Seldom visited by media moths, only six years ago the Holyrood Tavern used to have naff acts you wouldn’t want to see even when drunk and in a tee-shirt on a rainy day. In the last five years, though, it has been programmed by Vicky de Lacey (female half of the Brian Damage & Krysstal comedy act) and the Holyrood has become a fascinating hotbed of interesting acts – some brilliant, some talented though underdeveloped and some just plain bizarre. Last year, the Holyrood Tavern’s Wil Hodgson won the Perrier Best Newcomer award. This year, their Laura Solon rightly won the prestigious main Perrier award for “Kopfraper’s Syndrome” while, with less of a fanfare, their “Desperately Seeking Sorrow” (Johnny Sorrow & Danny Worthington) was nominated for the new Malcolm Hardee Award.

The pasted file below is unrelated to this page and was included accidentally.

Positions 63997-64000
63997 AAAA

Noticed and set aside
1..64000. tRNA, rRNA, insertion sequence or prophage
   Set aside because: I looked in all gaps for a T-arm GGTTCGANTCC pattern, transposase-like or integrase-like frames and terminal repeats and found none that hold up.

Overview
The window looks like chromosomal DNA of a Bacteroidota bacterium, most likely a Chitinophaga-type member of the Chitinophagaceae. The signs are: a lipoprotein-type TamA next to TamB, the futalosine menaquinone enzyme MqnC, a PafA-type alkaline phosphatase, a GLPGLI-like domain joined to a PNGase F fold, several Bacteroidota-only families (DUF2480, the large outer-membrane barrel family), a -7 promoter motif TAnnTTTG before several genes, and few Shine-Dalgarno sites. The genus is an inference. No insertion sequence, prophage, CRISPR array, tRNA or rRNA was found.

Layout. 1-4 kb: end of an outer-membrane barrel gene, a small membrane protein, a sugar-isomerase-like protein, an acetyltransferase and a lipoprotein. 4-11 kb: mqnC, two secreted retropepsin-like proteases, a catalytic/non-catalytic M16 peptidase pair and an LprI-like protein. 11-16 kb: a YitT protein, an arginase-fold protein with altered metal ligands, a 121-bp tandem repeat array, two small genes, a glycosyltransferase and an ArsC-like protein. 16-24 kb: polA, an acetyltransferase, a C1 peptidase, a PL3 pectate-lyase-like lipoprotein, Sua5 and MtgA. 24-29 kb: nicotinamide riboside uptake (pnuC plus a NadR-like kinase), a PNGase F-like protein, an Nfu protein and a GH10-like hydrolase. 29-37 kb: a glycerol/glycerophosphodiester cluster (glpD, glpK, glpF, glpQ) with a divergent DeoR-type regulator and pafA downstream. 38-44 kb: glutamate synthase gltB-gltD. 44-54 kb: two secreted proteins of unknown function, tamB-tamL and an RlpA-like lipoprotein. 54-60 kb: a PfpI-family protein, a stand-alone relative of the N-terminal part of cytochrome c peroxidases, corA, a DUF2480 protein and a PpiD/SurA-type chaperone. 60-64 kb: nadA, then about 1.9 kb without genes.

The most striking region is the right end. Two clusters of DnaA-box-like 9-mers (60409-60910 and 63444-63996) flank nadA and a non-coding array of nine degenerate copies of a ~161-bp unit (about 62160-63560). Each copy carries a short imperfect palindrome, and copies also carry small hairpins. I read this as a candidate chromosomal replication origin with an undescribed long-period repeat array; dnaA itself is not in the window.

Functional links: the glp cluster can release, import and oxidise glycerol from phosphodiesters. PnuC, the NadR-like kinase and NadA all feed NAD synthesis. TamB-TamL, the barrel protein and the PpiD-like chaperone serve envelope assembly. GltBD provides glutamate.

Vicky De Lacey and Brian Damage run Pear Shaped comedy clubs in London and Sydney and are shaping up as the new Malcolm Hardee, although adding a pair of breasts to his legendary bollocks. They drink, they can spot talent and they run fascinatingly creative bills in shabby venues. Acts that used to play Malcolm’s venues – like the legendary Pigeon Man Phil Zimmerman – are now turning up at Pear Shaped venues.
So, while the media moths are attracted to the brightly coloured and wackily-posed posters of the three (or, with the Underbelly, four) main venues and sign up the Douglas Bader end of the creative spectrum – acts with no legs – the really interesting acts have been passing them by.
It will be interesting to see if this changes next year for two reasons.
One is that Pear Shaped at the Holyrood Tavern have now won major Perrier prizes at two consecutive Fringes. The other is Scots comedienne Janey Godley.